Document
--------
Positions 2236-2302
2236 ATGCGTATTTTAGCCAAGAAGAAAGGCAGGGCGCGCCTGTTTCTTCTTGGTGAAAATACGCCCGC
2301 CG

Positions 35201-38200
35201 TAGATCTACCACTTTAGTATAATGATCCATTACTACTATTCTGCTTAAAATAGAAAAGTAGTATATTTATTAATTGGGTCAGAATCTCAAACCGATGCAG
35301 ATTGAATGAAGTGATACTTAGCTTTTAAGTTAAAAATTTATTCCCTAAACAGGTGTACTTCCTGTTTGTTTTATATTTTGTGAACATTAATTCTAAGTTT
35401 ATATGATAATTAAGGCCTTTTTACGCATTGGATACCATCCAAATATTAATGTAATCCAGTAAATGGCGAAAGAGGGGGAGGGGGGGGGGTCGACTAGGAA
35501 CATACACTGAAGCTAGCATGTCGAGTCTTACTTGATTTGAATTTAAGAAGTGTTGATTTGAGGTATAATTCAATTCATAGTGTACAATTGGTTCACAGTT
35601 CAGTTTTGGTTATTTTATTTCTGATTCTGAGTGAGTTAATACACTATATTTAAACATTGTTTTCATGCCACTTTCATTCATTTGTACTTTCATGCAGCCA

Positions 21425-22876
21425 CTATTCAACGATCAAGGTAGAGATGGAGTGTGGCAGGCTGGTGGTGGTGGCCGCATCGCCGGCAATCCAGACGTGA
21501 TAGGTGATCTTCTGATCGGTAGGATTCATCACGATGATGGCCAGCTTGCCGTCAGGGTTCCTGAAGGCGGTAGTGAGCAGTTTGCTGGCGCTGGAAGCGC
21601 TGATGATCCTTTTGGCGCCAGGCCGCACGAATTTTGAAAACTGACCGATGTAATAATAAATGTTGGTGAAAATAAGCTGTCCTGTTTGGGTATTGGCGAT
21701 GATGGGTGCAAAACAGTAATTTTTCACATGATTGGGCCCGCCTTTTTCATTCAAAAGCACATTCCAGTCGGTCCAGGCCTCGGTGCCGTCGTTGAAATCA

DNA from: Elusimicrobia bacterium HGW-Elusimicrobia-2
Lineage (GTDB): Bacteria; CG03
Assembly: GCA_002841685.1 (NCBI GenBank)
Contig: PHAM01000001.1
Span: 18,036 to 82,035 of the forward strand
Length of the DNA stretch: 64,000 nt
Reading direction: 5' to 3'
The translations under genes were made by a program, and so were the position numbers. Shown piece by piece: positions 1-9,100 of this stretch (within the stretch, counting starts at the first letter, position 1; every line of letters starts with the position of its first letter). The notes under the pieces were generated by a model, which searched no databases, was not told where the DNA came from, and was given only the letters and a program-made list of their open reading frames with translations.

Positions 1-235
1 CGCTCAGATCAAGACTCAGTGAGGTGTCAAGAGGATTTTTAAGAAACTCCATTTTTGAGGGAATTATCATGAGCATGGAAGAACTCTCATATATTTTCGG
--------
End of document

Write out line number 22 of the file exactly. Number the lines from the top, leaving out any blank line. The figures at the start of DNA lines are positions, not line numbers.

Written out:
The translations under genes were made by a program, and so were the position numbers. Shown piece by piece: positions 1-9,100 of this stretch (within the stretch, counting starts at the first letter, position 1; every line of letters starts with the position of its first letter). The notes under the pieces were generated by a model, which searched no databases, was not told where the DNA came from, and was given only the letters and a program-made list of their open reading frames with translations.